postganglionic fibers

(redirected from Postganglionic sympathetic fibers)

post·gan·gli·on·ic fi·bers

a fiber the cell body of which is located in an autonomic (motor) ganglion and the peripheral process of which will terminate on smooth muscle, cardiac muscle, or glandular epithelium; associated with sympathetic or parasympathetic parts of the autonomic nervous system.
References in periodicals archive ?
For the anesthetic management of patients with CIPA, the control of body temperature, analgesia, and treatment of dysfunction of the postganglionic sympathetic fibers are important.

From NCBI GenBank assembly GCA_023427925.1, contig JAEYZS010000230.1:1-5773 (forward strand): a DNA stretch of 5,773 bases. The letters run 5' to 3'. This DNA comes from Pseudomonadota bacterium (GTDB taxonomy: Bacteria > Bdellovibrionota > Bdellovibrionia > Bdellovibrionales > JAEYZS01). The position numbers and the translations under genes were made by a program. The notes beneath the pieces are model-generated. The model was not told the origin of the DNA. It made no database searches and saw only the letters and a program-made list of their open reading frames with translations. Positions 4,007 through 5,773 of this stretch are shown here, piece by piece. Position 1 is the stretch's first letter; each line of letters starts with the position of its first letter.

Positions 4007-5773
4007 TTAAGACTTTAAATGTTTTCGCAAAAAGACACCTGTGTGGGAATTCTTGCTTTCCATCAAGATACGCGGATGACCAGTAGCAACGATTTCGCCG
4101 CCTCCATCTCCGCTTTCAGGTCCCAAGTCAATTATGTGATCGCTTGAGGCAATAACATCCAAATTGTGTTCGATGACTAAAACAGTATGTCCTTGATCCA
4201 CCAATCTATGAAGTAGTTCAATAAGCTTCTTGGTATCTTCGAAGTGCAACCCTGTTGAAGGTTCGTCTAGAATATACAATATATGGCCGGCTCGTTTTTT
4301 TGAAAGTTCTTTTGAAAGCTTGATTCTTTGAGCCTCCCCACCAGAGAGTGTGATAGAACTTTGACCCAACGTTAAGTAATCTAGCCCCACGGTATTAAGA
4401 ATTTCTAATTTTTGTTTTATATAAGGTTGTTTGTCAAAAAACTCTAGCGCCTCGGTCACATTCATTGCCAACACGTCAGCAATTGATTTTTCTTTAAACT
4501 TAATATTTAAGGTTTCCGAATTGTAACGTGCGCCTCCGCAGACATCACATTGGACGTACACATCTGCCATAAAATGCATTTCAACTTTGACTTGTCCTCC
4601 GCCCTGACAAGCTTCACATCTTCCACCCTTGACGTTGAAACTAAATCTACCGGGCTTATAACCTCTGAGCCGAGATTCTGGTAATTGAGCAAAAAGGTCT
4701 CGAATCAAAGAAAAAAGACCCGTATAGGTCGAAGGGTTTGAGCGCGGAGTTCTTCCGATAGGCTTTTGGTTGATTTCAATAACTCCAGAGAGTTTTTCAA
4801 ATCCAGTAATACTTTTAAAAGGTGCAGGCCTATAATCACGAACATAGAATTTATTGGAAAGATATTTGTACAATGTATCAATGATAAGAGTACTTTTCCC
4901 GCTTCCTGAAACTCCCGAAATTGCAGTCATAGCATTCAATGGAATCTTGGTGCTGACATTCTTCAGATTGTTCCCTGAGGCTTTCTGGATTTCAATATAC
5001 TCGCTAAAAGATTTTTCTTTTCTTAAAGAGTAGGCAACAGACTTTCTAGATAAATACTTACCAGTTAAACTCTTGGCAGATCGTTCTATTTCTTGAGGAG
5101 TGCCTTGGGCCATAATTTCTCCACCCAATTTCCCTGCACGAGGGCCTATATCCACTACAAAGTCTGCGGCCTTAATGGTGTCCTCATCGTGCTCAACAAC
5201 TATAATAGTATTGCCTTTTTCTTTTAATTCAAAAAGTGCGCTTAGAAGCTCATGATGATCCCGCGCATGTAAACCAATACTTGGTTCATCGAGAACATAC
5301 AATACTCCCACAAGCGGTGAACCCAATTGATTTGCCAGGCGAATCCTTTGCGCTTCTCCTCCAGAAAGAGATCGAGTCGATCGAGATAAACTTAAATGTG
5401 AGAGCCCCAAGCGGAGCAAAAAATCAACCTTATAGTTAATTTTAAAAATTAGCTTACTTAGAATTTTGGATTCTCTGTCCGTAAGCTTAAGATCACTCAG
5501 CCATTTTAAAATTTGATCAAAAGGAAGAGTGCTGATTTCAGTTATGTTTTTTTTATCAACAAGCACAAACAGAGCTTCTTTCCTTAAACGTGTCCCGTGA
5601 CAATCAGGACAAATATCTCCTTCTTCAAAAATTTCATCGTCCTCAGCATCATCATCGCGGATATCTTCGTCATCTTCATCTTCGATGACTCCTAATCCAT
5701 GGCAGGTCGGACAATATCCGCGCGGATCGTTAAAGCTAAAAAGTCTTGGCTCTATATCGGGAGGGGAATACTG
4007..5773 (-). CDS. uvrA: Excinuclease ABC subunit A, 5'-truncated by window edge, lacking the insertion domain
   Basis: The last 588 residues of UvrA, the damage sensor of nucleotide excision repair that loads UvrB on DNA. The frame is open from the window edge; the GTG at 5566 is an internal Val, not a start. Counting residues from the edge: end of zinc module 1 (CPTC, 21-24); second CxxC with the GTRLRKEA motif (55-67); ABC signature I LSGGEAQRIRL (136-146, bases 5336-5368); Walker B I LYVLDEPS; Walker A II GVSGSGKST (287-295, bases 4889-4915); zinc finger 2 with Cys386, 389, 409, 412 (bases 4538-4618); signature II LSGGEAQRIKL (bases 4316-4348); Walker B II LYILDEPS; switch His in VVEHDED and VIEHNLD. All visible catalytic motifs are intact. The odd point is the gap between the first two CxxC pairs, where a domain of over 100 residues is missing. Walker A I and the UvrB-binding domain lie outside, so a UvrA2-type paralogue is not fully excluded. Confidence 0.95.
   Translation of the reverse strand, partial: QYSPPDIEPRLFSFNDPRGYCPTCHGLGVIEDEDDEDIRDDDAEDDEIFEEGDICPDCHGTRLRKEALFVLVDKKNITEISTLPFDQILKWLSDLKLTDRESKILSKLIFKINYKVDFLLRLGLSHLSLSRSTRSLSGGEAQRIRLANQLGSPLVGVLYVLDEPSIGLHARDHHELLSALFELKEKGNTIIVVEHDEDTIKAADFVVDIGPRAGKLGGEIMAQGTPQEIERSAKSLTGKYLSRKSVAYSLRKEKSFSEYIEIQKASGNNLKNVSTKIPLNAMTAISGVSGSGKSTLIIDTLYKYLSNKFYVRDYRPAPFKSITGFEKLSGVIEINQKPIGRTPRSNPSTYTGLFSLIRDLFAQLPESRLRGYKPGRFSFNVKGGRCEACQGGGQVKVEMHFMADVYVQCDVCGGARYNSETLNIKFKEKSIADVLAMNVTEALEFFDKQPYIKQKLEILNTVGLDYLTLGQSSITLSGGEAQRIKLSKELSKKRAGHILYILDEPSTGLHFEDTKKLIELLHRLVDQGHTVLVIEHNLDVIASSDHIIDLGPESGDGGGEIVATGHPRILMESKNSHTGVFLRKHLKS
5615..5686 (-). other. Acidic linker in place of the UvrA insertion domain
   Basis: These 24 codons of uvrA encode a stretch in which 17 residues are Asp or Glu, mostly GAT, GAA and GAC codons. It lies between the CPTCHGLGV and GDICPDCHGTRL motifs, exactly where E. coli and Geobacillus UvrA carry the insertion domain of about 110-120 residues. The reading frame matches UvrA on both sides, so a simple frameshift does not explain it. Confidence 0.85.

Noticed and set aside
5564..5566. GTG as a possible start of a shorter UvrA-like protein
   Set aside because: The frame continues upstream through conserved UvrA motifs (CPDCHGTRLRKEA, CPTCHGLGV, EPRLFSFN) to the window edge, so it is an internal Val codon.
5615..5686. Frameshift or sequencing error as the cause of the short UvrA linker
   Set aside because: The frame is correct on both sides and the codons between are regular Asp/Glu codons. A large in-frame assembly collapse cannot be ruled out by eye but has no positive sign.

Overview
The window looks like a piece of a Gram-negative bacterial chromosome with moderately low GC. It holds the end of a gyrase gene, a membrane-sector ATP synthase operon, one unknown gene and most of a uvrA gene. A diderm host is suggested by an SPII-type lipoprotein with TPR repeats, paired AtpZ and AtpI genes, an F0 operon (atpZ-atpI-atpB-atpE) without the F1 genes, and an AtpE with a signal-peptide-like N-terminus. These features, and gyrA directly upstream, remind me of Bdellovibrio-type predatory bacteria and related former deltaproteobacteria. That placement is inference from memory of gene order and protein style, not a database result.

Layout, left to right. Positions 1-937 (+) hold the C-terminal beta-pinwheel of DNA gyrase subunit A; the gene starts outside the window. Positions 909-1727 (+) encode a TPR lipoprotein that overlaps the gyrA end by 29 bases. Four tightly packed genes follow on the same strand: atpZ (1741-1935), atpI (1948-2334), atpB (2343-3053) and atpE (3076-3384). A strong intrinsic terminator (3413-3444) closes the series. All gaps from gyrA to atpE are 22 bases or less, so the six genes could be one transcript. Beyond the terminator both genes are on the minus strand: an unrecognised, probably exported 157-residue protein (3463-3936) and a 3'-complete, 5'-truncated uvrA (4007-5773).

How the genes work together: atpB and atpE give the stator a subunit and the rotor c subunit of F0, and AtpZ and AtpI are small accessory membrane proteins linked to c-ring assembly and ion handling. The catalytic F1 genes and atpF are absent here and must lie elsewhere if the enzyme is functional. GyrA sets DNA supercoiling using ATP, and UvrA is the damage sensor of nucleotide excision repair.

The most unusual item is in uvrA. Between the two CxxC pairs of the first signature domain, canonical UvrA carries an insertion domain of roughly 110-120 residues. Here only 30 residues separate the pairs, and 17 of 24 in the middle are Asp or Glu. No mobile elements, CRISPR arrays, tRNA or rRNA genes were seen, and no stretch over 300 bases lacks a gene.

Without this receptor, primary afferent neurons and postganglionic sympathetic fibers, which are dependent on NGF for growth and survival, are lost, and their loss induces both autonomic disturbance and loss of pain sensation [1, 2].
These neurons provide excitatory output to preganglionic neurons located in the intermediolateral cell column of the spinal cord that innervate several target organs through postganglionic sympathetic fibers. Excitatory drive can be intrinsically generated, chemically mediated, or differentially controlled via the cortical, limbic, and midbrain regions of the central nervous system.
Postganglionic sympathetic fibers travel along the external carotid artery to the superficial temporal artery and the transverse facial artery and terminate in the sweat glands.